Until recently, the idea of sourced energy from high altitude wind using tether and cable technology was not feasible. But the technologically-advanced materials and advanced computer knowledge that have emerged due to the interest in green technology, makes this now possible.
Just as people yearned to fly long before the Wright Brothers' first successful flight, as far back as 1833 John Adolphus Etzler envisioned a society that sourced energy from high altitude wind using a tether and cable technology. Today, the materials for this technology include a reinforced composite tether, aerodynamic surfaces on the wings, and advanced air turbines. Computers are used with sensors to adjust flight orientation and rotor speeds according to the environment.
Mouli Cohen at Joby Engery Inc. states their design, called the "multi-wing", is similar in design as the wings of one of the first airplanes made by the Wright Brothers. What is missing, because it is not needed, is the cockpit. According to Cohen, the parallel lines that make up its kite-like modular frame move in a circular pattern at about 400 to 600 meters above the ground where the wind is faster and more consistent. Turbines are positioned at each junction where the bars of the frame intersect. These turbines also serve to initially launch the device into the air.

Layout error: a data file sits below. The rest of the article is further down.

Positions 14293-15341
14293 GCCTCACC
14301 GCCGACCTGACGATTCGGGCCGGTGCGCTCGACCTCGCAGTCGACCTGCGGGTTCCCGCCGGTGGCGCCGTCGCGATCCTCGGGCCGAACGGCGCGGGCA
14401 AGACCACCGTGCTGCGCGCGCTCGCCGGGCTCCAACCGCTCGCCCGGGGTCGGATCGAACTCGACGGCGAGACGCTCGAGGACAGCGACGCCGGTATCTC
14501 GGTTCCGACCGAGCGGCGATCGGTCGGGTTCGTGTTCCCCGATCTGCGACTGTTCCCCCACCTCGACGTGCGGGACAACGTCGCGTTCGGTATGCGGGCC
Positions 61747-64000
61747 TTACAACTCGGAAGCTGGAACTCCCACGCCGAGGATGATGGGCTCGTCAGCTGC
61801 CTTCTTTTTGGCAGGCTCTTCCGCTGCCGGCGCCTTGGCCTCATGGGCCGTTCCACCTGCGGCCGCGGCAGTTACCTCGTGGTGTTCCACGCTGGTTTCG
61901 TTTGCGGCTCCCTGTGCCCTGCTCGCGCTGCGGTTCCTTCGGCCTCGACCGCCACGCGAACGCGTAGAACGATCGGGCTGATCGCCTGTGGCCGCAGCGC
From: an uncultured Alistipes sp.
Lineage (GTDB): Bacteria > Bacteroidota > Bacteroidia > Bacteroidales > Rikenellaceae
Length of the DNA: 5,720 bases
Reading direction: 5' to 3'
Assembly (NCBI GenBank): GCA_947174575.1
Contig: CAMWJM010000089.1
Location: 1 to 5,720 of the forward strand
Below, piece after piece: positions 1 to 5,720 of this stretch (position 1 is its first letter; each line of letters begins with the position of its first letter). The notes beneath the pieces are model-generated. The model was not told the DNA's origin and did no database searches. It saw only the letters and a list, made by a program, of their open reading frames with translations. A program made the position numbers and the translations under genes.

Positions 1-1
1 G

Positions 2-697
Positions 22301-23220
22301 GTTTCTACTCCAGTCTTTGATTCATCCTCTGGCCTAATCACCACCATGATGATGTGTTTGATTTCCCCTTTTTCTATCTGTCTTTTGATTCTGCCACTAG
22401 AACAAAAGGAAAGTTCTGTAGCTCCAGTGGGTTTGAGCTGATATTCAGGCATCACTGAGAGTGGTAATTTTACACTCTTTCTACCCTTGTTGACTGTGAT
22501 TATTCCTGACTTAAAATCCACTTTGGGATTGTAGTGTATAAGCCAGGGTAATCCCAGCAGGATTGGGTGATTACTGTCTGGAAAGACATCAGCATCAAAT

The company's specifications for the "multi-wing" include a 2 MW (megawatts) airborne wind turbine produces that produces the energy equivalent of two 2 MW conventional turbines but requires approximately 1/20th of the materials. Furthermore, having five times the wind speed at the system's operating altitude, it can produce five times more electricity and has a capacity factor of 76% compared to the 42% of a conventional wind turbine. The "multi-wing" is not yet operating commercially, but there are plans to fly it outside of air traffic corridors and, eventually, offshore.